Storage DRS extends the DRS feature set to the storage space. The primary element used by SDRS is a datastore cluster. Introducing the concept of datastore clusters can affect or shift the paradigm of storage management in virtual infrastructures. This article is the start of a short series of articles focusing on the design considerations of datastore clusters
Datastore cluster concept
Let’s start with looking at the concept datastore cluster. Datastore clusters can be regarded as the equivalent of DRS clusters. A datastore cluster is the storage equivalent of an vCenter (DRS) cluster whereas a datastore is the equivalent of a ESXi host. As datastore clusters pool storage resources into one single logical pool it becomes a management object. This storage pooling allows the administrator to manage many individual datastores as one element, and depending on the enabled SDRS features, providing optimized usage of storage capacity and IO performance capability off all member datastores.
SDRS settings are configured at datastore cluster level and are applied to each member datastore inside the datastore cluster. When SDRS is enabled the datastore cluster it becomes the storage load-balancing domain, requiring administrators and architects to treat the datastore cluster as a single entity for decision making instead of individual datastores.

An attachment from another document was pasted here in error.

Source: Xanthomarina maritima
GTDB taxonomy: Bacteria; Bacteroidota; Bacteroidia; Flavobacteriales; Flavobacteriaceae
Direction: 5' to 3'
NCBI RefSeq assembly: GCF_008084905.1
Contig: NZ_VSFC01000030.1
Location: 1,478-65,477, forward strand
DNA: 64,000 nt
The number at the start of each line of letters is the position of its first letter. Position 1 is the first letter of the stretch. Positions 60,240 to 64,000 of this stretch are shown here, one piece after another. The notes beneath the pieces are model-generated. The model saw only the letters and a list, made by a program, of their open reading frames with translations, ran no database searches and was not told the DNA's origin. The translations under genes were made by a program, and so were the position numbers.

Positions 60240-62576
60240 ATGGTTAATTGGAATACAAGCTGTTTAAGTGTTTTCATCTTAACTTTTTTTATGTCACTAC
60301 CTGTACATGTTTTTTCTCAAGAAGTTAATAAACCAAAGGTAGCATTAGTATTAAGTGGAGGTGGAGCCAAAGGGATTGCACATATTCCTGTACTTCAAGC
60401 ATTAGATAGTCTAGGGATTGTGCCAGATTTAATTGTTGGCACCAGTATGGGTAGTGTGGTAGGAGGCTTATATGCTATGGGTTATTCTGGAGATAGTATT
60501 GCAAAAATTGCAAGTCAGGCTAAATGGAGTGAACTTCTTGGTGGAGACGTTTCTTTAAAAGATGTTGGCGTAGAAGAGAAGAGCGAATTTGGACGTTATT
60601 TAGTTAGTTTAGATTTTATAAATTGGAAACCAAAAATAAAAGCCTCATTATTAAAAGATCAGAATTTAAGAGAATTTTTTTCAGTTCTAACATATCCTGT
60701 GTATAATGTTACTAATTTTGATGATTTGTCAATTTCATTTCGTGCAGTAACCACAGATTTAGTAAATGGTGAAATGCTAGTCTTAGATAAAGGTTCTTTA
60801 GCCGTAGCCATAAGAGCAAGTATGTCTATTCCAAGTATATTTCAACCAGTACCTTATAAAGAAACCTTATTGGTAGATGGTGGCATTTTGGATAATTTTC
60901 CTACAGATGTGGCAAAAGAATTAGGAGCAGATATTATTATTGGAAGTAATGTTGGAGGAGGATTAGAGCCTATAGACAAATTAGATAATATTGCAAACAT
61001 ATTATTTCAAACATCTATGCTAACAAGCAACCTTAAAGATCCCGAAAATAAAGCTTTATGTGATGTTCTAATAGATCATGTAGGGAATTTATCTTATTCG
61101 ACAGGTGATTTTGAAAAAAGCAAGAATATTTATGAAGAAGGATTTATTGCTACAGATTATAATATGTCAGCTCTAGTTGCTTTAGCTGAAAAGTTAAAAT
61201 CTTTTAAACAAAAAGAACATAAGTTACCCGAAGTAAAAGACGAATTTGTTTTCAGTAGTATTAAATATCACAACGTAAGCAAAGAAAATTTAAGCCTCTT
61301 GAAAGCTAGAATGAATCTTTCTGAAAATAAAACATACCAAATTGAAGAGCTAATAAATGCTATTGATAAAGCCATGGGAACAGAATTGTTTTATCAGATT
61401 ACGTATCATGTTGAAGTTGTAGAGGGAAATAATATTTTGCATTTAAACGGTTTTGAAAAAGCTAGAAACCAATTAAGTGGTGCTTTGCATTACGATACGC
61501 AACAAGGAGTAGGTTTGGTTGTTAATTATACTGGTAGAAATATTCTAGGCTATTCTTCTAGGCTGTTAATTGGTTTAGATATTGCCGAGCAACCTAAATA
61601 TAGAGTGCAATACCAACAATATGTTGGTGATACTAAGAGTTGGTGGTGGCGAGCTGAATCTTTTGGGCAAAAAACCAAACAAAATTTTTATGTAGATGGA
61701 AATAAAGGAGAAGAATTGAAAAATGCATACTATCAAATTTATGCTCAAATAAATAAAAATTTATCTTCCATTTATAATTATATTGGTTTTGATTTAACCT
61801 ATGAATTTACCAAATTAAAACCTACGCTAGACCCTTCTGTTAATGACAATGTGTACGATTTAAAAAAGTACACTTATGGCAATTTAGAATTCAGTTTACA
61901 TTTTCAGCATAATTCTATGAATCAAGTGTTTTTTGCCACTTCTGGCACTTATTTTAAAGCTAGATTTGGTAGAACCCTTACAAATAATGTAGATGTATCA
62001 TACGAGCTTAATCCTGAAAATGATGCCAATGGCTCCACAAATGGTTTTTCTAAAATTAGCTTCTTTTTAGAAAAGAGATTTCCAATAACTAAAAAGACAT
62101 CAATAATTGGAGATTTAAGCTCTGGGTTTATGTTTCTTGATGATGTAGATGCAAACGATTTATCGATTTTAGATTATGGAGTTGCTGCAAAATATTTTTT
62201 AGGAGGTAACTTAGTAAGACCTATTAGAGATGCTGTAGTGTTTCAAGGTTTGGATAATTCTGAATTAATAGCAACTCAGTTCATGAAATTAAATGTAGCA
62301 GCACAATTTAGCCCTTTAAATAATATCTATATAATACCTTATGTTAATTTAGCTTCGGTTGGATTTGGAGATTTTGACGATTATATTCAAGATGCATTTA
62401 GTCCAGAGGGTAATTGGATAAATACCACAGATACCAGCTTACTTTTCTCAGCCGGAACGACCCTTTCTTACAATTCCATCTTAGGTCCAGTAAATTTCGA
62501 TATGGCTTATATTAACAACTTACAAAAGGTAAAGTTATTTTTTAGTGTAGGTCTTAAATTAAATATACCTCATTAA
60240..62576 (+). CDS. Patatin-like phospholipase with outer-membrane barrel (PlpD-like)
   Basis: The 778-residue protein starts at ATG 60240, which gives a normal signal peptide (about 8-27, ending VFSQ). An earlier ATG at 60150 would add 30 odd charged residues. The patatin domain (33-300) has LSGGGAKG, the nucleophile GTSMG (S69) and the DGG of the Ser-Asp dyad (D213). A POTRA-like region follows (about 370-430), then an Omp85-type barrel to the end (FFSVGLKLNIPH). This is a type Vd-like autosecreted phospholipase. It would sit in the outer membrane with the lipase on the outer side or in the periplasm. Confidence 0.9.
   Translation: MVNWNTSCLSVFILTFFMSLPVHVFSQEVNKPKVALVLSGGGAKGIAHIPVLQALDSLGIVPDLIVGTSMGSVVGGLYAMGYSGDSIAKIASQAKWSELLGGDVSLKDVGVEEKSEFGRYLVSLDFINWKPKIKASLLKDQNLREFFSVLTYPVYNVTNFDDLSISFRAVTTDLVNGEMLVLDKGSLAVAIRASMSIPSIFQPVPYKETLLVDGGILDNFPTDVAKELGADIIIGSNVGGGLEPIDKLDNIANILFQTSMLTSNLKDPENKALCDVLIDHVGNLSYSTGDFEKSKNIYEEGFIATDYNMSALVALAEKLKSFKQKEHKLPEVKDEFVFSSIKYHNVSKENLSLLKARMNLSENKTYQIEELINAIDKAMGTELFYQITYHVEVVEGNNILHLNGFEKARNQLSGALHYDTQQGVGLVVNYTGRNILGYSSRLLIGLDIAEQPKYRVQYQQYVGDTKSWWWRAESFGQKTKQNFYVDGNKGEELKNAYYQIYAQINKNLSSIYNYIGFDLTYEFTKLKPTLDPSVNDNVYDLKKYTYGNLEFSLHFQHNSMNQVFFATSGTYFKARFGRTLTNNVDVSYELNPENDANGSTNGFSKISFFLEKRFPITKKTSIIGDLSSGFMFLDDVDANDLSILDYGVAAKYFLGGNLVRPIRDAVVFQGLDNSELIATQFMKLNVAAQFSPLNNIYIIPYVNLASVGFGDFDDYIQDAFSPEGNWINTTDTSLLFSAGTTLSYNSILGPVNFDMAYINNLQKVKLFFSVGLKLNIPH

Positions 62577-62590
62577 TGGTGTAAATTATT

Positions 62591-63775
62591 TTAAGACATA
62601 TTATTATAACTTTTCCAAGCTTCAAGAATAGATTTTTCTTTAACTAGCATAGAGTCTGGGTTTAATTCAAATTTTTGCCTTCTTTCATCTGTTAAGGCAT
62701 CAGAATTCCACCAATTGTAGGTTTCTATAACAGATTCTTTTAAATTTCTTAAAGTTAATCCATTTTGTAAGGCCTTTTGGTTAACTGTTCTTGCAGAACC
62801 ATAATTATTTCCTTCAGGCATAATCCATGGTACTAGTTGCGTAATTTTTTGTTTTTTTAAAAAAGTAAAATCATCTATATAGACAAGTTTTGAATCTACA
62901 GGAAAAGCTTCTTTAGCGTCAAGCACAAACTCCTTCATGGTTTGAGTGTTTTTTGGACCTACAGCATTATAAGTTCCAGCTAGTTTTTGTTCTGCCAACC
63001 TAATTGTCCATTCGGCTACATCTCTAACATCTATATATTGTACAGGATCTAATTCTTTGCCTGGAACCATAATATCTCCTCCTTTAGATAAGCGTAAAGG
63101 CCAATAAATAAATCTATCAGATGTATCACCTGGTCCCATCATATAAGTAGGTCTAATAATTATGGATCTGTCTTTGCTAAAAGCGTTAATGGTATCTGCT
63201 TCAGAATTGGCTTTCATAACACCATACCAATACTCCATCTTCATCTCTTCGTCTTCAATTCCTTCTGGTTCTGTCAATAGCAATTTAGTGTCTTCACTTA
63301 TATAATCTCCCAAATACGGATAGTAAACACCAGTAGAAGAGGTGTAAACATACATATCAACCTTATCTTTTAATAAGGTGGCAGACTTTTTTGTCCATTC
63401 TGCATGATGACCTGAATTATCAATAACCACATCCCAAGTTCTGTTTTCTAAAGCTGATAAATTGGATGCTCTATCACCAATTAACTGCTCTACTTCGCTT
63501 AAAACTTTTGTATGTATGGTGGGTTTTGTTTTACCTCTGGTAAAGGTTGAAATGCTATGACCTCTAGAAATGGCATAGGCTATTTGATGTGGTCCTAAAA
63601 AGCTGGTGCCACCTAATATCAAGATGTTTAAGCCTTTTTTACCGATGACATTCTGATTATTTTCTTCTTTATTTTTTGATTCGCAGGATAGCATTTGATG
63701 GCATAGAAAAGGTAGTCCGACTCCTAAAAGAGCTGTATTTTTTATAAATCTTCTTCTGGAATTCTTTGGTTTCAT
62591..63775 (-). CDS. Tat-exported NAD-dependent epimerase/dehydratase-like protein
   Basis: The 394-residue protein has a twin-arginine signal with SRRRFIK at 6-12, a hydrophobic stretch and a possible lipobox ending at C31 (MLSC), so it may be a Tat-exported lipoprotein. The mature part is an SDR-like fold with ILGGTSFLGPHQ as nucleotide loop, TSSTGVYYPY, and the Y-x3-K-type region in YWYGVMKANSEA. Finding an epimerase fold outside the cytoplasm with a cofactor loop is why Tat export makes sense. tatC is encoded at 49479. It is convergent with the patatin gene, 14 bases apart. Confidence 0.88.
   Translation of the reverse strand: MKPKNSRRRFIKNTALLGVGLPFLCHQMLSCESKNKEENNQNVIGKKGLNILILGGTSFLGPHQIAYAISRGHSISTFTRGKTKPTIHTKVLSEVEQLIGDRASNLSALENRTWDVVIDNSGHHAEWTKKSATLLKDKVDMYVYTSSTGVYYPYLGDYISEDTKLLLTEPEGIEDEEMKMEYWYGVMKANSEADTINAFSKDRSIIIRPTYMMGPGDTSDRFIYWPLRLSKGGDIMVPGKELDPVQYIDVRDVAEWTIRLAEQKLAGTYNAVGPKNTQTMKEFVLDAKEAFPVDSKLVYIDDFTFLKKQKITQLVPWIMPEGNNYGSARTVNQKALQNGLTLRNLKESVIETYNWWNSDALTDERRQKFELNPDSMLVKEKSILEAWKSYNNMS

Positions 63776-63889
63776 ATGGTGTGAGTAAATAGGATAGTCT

Datastore Clusters architecture and design
Although datastore clusters offers an abstraction layer, one must keep in mind the relationship between existing objects like hosts, clusters, virtual machine and virtual disks. This new abstraction layer might even disrupt existing (organizational) processes and policies. Introducing datastore clusters can have impact on various design decisions such as VMFS datastores sizing, configuration of the datastore clusters, the variety in datastore clusters and the number of datastore clusters in the virtual infrastructure.
In this series I will address these considerations more in depth. Stay tuned for the first part; the impact of connectivity of datastores in a datastore cluster.
More articles in the architecting and designing datastore clusters series:
Part2: Partially connected datastore clusters.
Part3: Impact of load balancing on datastore cluster configuration.
Part4: Storage DRS and Multi-extents datastores.
Part5: Connecting multiple DRS clusters to a single Storage DRS datastore cluster.
Architecture and design of Datastore clusters
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